The format probably didn't help either. "No Towers" is a series of ten Sunday-style comic strips, designed to fit a broadsheet. They were initially published from 2002-2003 in the German newspaper Die Zeit, then collected into a hardcover in 2004. The presentation in itself is an object worthy of attention. The cover design is beautifully minimal. Each page is printed on thick, glossy, cardboard stock. Spiegelman's strips only comprise half the book. The rest is devoted to supplementary material, including reprints of the cartoons Spiegelman mined for reference and inspiration. At the time, I thought everything about the book felt padded in order to justify the printing of such a slim series.
And looking at the content of the strips themselves, there's not a lot going on. The first three deal directly with the events of 9-11 from Spiegelman's perspective. The remaining material chronicles his descent into paranoia and depression. To anyone looking for greater insight into the events that day, Spiegelman has none. He develops a Cassandra Complex early on, but doesn't present any research to back up his opinions. His complaints becoming increasingly shrill over time. He often resorts to visual and verbal cliches (“waiting for the other shoe to drop”, “sticking your head in the sand”, children wearing gas masks) to get his point across. This gets tiresome after awhile. Spiegelman becomes enamored with the imagery of the glowing steel skeleton of the World Trade Center as it collapses. It forms the backdrop for all his strips. But whatever poetry he finds in it doesn't translate onto the printed page. Why is that? Is it due to Spiegelman's own limitations as an artist? The whole thing ends up looking like a giant, glowing, neon sign.
But the truly distinctive part of "No Towers" is Spiegelman's use of cartoon imagery. I've already mentioned his implementation of the broadsheet format, which he divides into roughly three separate tiers, each reinforcing one another. In addition to autobiographical bits, Spiegelman often repurposes classic comic strips. For example: the Katzenjammer Kids are drawn as the burning twin towers of the WTC. They run around helplessly until "Uncle Screwloose" intercedes by poring a drum of oil on them. Or Spiegelman visualizes himself as Little Nemo falling out of bed, after dreaming of John Ashcroft shoving him out the window. It's far from subtle, and often not very funny. Certainly not funny enough to counter the gloomy atmosphere pervading the book. Spiegelman makes the remarkable claim "The only cultural artifacts that could get past my defenses to flood my eyes and brain with something other than images of burning towers were old comic strips; vital, unpretentious ephemera from the optimistic dawn of the 20th century... they were just right for an end-of-the-world moment." Putting aside my own doubts (or personal ignorance) about the spiritual power of these strips, I don't feel that Spiegelman effectively makes the case for them. I suppose an argument can be made for their broad humor about the foibles of Americans, and its relevance to understanding the behavior of Americans during 9-11. But Spiegelman's use of them is too heavy handed, and he doesn't demonstrate that he possesses the necessary chops to capture the stylings of these strips.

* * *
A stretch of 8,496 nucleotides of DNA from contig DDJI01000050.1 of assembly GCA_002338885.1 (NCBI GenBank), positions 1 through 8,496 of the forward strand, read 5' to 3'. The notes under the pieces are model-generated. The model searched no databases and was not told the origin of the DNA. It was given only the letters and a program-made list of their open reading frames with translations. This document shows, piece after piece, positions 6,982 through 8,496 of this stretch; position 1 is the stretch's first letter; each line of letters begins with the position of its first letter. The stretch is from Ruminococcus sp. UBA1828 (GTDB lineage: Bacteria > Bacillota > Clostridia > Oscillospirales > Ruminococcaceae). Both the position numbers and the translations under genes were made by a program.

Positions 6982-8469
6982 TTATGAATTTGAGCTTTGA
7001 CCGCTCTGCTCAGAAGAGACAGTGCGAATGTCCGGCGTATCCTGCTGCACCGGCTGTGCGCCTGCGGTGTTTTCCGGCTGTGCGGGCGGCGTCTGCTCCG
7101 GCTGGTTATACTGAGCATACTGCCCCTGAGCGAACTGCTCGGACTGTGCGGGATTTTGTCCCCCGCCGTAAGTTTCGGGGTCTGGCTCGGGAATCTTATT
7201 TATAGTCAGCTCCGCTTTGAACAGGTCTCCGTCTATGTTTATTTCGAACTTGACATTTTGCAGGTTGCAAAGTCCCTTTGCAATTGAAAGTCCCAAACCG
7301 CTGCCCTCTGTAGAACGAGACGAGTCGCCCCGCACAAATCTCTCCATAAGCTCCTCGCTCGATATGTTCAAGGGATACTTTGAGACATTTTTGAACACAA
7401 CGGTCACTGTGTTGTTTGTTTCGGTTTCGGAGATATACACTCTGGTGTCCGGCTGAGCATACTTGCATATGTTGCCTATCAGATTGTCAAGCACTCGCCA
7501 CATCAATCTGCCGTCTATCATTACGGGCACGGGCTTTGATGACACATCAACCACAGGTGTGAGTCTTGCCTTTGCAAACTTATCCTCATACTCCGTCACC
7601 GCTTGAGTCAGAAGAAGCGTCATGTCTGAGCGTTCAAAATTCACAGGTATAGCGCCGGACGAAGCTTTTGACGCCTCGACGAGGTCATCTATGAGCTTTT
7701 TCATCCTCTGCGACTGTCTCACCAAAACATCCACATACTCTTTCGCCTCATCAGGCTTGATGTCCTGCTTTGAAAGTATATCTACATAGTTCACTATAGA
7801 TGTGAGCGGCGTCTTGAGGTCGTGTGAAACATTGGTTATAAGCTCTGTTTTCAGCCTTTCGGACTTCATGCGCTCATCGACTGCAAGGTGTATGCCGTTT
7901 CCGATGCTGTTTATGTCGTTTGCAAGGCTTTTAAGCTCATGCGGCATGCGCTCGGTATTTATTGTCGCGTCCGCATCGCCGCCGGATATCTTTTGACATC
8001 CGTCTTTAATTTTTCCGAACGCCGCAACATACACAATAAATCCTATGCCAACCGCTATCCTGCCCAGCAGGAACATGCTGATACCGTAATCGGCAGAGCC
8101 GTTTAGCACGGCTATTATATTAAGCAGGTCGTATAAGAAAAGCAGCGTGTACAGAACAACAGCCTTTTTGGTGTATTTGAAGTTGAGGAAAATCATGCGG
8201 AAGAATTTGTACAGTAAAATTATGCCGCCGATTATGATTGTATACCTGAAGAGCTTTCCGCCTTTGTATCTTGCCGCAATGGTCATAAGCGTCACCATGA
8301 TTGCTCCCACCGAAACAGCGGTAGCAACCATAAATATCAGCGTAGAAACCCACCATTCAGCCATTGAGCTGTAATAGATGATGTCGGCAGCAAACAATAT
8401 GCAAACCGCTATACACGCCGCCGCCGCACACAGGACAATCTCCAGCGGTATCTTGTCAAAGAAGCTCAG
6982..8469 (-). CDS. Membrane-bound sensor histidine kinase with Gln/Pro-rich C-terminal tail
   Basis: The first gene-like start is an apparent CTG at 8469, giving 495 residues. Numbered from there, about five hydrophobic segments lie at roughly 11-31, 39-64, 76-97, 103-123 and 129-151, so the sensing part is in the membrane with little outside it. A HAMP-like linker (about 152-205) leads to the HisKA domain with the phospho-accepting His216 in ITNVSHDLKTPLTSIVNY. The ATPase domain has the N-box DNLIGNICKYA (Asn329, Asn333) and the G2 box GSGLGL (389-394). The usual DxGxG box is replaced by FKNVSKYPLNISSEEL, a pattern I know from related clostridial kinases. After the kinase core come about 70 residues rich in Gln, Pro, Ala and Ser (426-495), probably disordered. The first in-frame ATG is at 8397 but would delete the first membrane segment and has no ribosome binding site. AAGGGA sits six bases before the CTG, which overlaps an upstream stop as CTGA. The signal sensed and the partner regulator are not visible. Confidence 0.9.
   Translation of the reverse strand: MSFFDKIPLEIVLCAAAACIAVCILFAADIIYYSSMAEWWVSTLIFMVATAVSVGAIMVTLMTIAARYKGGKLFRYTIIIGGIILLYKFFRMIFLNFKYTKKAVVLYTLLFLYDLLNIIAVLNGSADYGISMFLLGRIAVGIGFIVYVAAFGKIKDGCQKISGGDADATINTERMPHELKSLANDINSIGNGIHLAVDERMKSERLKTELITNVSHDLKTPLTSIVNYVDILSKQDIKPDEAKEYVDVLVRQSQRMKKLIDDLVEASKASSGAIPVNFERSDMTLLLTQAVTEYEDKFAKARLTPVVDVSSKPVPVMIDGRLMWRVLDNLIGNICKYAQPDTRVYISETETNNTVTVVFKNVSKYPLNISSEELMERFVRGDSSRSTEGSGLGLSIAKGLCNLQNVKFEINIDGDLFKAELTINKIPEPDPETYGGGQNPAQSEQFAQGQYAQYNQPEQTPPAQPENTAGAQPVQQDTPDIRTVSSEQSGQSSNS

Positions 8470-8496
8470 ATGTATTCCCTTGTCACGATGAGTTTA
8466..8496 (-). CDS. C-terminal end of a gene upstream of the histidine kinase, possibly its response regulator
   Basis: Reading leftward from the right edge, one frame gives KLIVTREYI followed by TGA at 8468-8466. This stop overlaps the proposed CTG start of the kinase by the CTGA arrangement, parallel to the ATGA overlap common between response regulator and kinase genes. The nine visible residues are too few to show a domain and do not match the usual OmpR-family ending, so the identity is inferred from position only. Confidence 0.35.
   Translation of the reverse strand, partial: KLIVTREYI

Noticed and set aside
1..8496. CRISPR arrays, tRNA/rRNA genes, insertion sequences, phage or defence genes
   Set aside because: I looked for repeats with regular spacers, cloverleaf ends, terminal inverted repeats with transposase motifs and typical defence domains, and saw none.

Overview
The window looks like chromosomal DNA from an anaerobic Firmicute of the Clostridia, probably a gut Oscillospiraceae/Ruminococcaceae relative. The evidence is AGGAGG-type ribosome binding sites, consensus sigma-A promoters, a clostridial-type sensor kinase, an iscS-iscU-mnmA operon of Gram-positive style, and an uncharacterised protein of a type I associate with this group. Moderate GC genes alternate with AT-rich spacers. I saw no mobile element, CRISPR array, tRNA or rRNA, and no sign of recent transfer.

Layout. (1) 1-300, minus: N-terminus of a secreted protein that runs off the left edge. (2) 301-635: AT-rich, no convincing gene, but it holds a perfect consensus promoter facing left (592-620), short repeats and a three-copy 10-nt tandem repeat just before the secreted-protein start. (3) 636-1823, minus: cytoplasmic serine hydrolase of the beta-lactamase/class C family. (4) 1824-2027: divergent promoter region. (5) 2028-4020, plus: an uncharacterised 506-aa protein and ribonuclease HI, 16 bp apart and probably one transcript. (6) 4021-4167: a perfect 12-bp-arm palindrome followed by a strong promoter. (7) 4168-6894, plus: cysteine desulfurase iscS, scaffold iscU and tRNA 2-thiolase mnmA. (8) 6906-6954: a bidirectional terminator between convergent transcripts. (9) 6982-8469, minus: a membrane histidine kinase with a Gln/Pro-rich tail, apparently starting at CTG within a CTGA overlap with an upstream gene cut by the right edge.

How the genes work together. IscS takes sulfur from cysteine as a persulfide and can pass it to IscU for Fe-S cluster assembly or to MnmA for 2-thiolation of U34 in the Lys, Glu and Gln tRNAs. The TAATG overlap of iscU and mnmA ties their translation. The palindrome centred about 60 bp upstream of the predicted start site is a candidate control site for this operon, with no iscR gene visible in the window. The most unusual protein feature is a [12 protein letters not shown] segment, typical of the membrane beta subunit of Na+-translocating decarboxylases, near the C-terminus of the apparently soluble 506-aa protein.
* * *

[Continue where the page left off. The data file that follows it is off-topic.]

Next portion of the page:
In the end, "No Towers" lacks the universal appeal of Maus. Rather than trying to express something about the human condition, Spiegelman is content to let loose his own anger and pessimism about the post 9-11 political landscape. The comic is strongly tied to a very specific context. And for those who do not share the assumptions that Spiegelman makes, they will have a harder time getting through this book.
Having said that, I have become more appreciative of the urgency of the comic's message after all these years. Re-reading it for this review helped me recall that as a foreign resident at the time, I was developing a milder form of paranoia, and feelings of helplessness, from listening to all the post 9-11 rhetoric. I kept my head down, became sensitive to anything vaguely xenophobic hurled in my general direction, hoped that Ashcroft would never notice me, and secretly cringed at all the speeches calculated to make everyone conform to some collective filled with sorrow and unreflective resolve. The superhero comics of the day only served to deepen my disconnect:
|Even the supervillains must join in the collective breast beating.|
From Amazing Spider-Man #36, written by J. Michael Straczynski.
Art by John Romita Jr. and Scott Hanna
So yeah, I've become far less disgruntled over the slightness of "No Towers", more forgiving of its obvious self-indulgence, and far more sympathetic to the sentiments that buttress it, including the impertinence needed to express them to the largely hostile audience of the period.